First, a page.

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The filibuster of the Turing Bill reminds us that homophobia is alive and well in Britain

The Conservative justice minister filibustered a bill to pardon the thousands of men convicted under legislation that criminalised homosexuality. This act lays bare the discrimination still faced by LGBT people in this country.

A statue of Alan Turing, for whom the bill was named. Photo: Jon Callas. Wikimedia Commons. Creative Commons Licensed.The failure of the Turing Bill is a stark reminder of the homophobia embedded in British society. A staunchly undemocratic filibuster, led by none other than justice minister Sam Gyimah, ensured that no vote could be taken on the Bill. The Turing Bill, named after WW2 code breaker Alan Turing, was intended to pardon the gay men prosecuted before homosexuality was decriminalised in 1967.

Although Gyimah was met with loud shouts of shame from other MPs, there is little doubt that the failure of the bill to pass will only further disenfranchise an already at-risk section of society. It is precisely this sort of behaviour which reinforces the alienation of homosexual men, leading to disproportionally high levels of mental illness, self-harm and suicides within the LGBT community.[1] societal pressures resulting in an internalised discomfort with oneself and constant fear of ridicule have created a crisis where a staggering 52% of LGBT youths have self-harmed and 44% have considered suicide.[2] That is simply unacceptable. The government, especially the justice minister, must lead the way in creating an environment where homosexuals are equals, and not a minority to be disregarded as soon as a politically point-scoring manifesto has fallen from the public eye.

We live in a society where homosexual characters on TV shows all fit one description. A society where to be gay and play sport means to be habitually treated with scorn and contempt. A society in which a quarter of LGB people hide their sexual orientation for fear of being the victim of a hate crime, and 38% of transpeople have experienced physical threats or intimidation. And now, a society where the justice minister refuses to pardon men of the defunct crime of being gay. To live in the United Kingdom as an LGBT person is to live with a relentless awareness that you may well be treated like a second-class citizen, to live paranoid that you may be subjected to verbal or physical abuse on any given day.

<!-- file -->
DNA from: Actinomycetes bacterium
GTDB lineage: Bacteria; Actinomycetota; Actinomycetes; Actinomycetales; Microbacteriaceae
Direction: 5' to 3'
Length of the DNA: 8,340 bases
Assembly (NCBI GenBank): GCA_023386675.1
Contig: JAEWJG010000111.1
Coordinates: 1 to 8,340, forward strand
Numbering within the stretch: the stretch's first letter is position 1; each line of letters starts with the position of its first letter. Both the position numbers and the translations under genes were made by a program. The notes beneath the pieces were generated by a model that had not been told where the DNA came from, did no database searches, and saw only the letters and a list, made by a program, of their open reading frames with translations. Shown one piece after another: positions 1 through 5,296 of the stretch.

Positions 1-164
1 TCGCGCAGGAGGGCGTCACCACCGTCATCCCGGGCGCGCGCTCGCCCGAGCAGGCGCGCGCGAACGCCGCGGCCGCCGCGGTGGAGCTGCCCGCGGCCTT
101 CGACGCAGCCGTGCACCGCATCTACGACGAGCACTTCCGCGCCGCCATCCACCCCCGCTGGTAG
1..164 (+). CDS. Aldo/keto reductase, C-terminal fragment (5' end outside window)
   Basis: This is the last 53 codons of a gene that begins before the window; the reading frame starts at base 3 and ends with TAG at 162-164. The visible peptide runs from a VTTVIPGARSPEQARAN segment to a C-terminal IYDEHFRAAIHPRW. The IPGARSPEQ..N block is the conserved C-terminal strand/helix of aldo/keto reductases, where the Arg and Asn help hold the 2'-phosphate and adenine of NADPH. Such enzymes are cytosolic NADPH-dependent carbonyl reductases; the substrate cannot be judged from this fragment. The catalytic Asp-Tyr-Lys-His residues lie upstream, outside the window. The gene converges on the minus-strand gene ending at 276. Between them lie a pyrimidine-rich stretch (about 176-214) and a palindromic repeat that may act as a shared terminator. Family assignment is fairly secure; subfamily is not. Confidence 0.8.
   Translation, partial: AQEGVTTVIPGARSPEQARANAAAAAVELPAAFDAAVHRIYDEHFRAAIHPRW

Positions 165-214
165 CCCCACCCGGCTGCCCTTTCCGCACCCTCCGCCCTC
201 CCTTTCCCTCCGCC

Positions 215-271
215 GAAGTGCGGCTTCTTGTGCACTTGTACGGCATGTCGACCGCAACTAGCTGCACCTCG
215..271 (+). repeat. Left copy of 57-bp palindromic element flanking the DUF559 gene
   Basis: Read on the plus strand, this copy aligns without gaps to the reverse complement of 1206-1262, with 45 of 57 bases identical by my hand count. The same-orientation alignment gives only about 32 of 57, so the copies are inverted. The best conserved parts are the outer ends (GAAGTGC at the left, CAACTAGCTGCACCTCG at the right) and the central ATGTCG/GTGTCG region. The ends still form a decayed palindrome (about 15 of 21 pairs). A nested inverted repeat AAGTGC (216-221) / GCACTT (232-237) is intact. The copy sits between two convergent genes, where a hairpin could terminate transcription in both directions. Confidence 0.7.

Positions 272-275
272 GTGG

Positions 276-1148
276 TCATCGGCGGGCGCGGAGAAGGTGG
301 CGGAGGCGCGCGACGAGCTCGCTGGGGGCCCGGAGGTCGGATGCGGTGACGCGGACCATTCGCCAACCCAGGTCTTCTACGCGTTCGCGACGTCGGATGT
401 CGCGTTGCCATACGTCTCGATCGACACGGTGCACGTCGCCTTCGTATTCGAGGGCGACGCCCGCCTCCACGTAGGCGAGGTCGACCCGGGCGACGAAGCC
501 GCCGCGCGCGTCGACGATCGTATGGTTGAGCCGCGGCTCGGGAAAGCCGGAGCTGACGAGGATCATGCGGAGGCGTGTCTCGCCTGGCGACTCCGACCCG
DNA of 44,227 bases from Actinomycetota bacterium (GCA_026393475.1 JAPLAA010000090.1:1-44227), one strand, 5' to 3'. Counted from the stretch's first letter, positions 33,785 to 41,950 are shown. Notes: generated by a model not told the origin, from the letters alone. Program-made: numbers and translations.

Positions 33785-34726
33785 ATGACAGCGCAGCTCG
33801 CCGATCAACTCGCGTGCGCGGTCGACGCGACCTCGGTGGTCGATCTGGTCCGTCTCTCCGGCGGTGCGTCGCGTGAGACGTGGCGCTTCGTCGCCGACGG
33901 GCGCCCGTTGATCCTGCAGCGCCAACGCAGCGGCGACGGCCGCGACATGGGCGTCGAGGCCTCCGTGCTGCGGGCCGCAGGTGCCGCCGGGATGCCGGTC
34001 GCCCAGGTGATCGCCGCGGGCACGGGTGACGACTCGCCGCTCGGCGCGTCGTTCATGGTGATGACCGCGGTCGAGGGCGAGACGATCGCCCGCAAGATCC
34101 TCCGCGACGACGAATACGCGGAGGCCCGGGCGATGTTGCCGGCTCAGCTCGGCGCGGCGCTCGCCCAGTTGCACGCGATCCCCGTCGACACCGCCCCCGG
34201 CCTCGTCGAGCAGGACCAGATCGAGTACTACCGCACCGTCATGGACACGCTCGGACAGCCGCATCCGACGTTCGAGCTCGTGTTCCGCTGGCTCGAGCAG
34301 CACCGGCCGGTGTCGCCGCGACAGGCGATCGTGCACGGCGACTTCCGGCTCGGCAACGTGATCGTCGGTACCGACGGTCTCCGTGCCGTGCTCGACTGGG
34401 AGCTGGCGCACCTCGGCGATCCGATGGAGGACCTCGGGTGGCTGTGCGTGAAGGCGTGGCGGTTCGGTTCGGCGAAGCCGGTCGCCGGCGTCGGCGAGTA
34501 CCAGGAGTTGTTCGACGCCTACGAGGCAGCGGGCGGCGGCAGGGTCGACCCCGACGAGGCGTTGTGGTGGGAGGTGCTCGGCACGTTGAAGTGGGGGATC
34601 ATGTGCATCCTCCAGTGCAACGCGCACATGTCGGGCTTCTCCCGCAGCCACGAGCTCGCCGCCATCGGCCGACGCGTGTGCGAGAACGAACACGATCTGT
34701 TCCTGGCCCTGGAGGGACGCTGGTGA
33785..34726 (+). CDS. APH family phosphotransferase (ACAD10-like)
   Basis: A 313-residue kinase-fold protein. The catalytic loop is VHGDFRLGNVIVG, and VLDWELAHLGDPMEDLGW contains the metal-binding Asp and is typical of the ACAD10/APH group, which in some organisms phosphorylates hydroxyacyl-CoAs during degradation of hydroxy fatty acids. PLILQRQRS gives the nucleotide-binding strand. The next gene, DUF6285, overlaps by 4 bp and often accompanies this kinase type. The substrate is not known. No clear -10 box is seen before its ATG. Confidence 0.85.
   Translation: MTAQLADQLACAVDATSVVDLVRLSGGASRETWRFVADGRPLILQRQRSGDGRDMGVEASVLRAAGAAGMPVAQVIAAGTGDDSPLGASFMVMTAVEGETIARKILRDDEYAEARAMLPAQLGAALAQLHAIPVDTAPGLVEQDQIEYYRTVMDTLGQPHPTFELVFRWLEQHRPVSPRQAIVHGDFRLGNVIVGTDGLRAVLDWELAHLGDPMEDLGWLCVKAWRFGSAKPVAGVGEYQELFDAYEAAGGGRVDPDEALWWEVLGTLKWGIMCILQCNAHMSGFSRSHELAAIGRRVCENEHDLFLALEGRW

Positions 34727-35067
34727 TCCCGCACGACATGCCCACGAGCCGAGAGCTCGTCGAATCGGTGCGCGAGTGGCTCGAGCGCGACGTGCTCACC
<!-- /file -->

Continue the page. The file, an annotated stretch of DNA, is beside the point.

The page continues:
Mr Gyimah explained his decision on the basis that he feared a blanket ban would lead to those convicted of actions still illegal today - such as sex in public bathrooms - being pardoned. Whilst few may advocate sex that sex in a bathroom is acceptable public behaviour, the reality is that there were few private places available for homosexual men to spend times with their loved ones. In the vast majority of cases, one certainly could not take a partner to one's family home. Gymiah insists that detailed investigations must be carried out by the Home Office so that offences which involved a party under the age of 16 were not included. Nonetheless, a pardon should be considered the pure minimum for those who had their lives ruined by a draconian and homophobic law.

Consider that before 2003, workplace discrimination on the grounds of sexual orientation was legal. Due to the notorious Section 28 legislation,in place from 1988-2003, local authorities were not allowed to “promote” homosexuality, or teach that it was acceptable for a “family relationship”. LGBT sex education was therefore illegal, and LGBT children were given the clear message that their lives were less valuable than those of their straight counterparts. The British government’s history with the LGBT community has destroyed lives. As a minimum, it triggered swathes of mental health issues and made sexual education which could have helped combat the AIDS crisis impossible. Progress has been slow, and it is a sorry state of affairs that potentially life-saving sexual education is still appallingly absent on a state-wide level.

This bill was an effort to return some dignity to dead men, and provide those survivors with justice, and will live long in the minds of the LGBT community; but for all the wrong reasons. The government cannot bring itself even to grant simple pardons that would have caused no harm and sent a clear positive message of acceptance. But even this gesture would not have been enough. To truly bring the LGBT community in from the cold, there must be a no holds barred apology for the treatment of homosexuals by the British state. 49,000 men were prosecuted for homosexuality in the 20th century alone. When will we admit they deserve justice?

About the author

Callum Phillips grew up in a small town in Wales and is a reluctant Law student at the University of Hong Kong and the University of Leicester. His interests lie in Governance, Human Rights and Social Activism. Contact him at callumephillips@gmail.com or tweet him @CallumPhillips8.


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